Mobility for Africa : Promoting access to sustainable, electric mobility in rural areas to empower women
Association Climate Chance (Climate Chance)
In Africa, around 450 million people (more than 70% of the rural population) are not served because of a lack of infrastructure and transport systems. In Zimbabwe, the lack of transport infrastructure has a significant impact on the agricultural sector, which provides a livelihood for around 70% of the population and 15-20% of the country’s GDP. It provides jobs, contributes to economic growth, poverty reduction and food and nutritional security. There are an estimated 18,000 new farmers working under contract or sub-contracted partnerships in Zimbabwe. These small-scale farmers travel long distances on foot or by motorbike to reach their farms. To remedy this situation, the local start-up Mobility for Africa has been developing an integrated, safe and replicable electric micro-mobility system for the rural populations of Wedza, Domboshawa and Chipinge since 2019, with the aim of improving their mobility and working conditions in the long term and helping to reduce pollution.
À télécharger : bs2022_fr_transport_ce_mobility-for-africa.pdf (170 Kio)
Improving the quality of life of rural populations with « Hambas
Against a backdrop of changing mobility patterns and the emergence of new modes of transport in Africa, Mobility for Africa has been providing a shared electric mobility service since 2019 based on « Hambas », geolocatable tricycles powered by a standardised solar-powered battery swap system. Unlike a battery recharging system, which can take several hours, the swap system enables a discharged battery to be replaced by a charged one in just a few minutes. Mobility for Africa rents the tricycles to groups of women (maximum 5) for $15 a month. These women can then transport and sell their agricultural produce to more distant markets. As well as meeting MDGs 1, 5, 7, 10 and 17, this integrated service opens up growth opportunities for the beneficiaries in the rural communities of Chipinge, Domboshawa and Wedza by significantly increasing their income. According to 60 Decibels, an independent impact measurement company, the transport and logistics service, these Hambas, enable 92% of beneficiaries to improve their safety when travelling. They also make it easier to transport people to health facilities, particularly pregnant women. 87% reported a net reduction in journey time, and 99% saw their self-confidence increase.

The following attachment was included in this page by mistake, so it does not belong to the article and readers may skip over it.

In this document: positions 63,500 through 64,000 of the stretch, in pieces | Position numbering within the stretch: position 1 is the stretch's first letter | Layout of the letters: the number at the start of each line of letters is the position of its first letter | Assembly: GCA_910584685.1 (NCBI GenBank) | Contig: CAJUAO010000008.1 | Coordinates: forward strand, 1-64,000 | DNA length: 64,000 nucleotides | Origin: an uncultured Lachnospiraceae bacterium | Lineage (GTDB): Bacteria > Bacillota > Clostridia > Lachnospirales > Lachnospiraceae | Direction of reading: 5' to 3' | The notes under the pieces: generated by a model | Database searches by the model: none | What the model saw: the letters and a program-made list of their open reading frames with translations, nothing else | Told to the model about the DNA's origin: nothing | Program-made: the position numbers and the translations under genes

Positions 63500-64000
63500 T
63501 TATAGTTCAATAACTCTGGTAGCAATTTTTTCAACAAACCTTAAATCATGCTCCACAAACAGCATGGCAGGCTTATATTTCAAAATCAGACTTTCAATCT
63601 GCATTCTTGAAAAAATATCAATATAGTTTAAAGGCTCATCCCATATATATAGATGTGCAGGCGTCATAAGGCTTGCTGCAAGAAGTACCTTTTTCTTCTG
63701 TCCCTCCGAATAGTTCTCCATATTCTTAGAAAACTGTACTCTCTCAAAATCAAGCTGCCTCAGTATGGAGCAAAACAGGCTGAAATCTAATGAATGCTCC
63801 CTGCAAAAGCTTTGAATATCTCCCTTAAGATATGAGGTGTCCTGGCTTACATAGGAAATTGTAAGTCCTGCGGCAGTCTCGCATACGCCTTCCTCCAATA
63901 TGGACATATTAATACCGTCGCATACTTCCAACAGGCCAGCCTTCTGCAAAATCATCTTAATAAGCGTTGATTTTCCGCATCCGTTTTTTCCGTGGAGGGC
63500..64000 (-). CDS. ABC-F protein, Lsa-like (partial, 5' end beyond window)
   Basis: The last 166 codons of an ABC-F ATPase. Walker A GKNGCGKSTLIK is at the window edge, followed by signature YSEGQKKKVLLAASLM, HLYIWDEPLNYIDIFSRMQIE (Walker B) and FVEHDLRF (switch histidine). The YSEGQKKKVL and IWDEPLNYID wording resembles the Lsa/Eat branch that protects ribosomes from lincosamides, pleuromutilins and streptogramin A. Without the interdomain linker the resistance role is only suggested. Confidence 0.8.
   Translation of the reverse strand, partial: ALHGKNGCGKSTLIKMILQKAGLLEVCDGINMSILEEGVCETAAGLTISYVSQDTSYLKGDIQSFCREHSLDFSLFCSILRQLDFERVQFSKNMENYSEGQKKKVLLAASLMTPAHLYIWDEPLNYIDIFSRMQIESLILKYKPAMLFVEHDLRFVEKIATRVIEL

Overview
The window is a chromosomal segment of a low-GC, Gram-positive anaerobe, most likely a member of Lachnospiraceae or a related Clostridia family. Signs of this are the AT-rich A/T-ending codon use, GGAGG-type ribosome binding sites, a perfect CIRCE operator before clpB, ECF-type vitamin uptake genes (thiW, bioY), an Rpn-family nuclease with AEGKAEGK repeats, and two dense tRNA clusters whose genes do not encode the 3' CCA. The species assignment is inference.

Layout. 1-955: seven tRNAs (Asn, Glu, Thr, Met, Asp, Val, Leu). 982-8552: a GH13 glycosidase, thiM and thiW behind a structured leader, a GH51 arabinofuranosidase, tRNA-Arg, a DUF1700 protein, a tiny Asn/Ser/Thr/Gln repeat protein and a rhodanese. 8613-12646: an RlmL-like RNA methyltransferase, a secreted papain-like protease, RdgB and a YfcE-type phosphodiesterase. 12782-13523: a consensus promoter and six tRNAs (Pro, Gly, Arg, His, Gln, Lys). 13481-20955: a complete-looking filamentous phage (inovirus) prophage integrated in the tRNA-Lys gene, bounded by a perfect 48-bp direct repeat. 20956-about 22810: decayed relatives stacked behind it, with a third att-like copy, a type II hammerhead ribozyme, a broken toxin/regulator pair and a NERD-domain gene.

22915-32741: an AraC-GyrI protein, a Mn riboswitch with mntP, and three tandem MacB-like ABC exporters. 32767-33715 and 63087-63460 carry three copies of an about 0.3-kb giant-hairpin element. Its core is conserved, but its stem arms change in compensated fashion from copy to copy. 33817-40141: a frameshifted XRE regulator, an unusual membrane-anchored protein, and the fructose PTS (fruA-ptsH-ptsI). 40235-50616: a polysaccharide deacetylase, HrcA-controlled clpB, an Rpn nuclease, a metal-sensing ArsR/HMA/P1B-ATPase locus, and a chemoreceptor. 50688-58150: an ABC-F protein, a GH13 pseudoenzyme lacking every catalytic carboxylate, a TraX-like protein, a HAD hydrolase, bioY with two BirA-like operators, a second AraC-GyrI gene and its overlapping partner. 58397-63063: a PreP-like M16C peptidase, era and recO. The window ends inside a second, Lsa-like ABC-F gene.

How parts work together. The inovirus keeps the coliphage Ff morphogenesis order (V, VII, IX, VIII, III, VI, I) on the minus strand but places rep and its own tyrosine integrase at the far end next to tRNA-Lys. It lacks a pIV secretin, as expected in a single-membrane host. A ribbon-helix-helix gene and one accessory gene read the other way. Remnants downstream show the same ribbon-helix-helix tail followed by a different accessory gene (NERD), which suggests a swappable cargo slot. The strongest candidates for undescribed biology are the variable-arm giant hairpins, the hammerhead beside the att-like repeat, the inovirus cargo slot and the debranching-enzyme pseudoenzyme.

Electric tricycles for « cleaner » mobility
Adopting a form of community micromobility such as the electric tricycle is one way of achieving « cleaner », safer and more accessible mobility, independent of fossil fuels, which are responsible for 33% of the country’s greenhouse gas emissions. The solution put in place by Mobility for Africa includes training for beneficiaries and employees in driving and operating the tricycle and battery technology. A Research and Development (R&D) programme has also been deployed within the community to monitor and continually test the adaptability and safety of the tricycle, as well as the battery management system, the GPS system, fleet management and the collection of new data.
An initiative that is spreading across the state
In 2020, in partnership with PManifold, a research and consultancy company specialising in energy, e-mobility and the environment, Mobility for Africa supported the Zimbabwean government in drawing up its framework law and roadmap for the adoption of electric mobility. The process was initiated by the Ministry of Environment and Tourism and the Ministry of Energy and Power, with funding from the Climate Technology Centre and Network (CTCN) and the Digital Transformation section of the United Nations Environment Programme (UNEP). In Zimbabwe, as in many other countries in the region, the classification of vehicles is obsolete and managed by a multitude of entities, which hinders the transition to electric mobility. The draft law and targets are due to be adopted in 2022 and could accelerate the action and investment needed to make this transition a reality.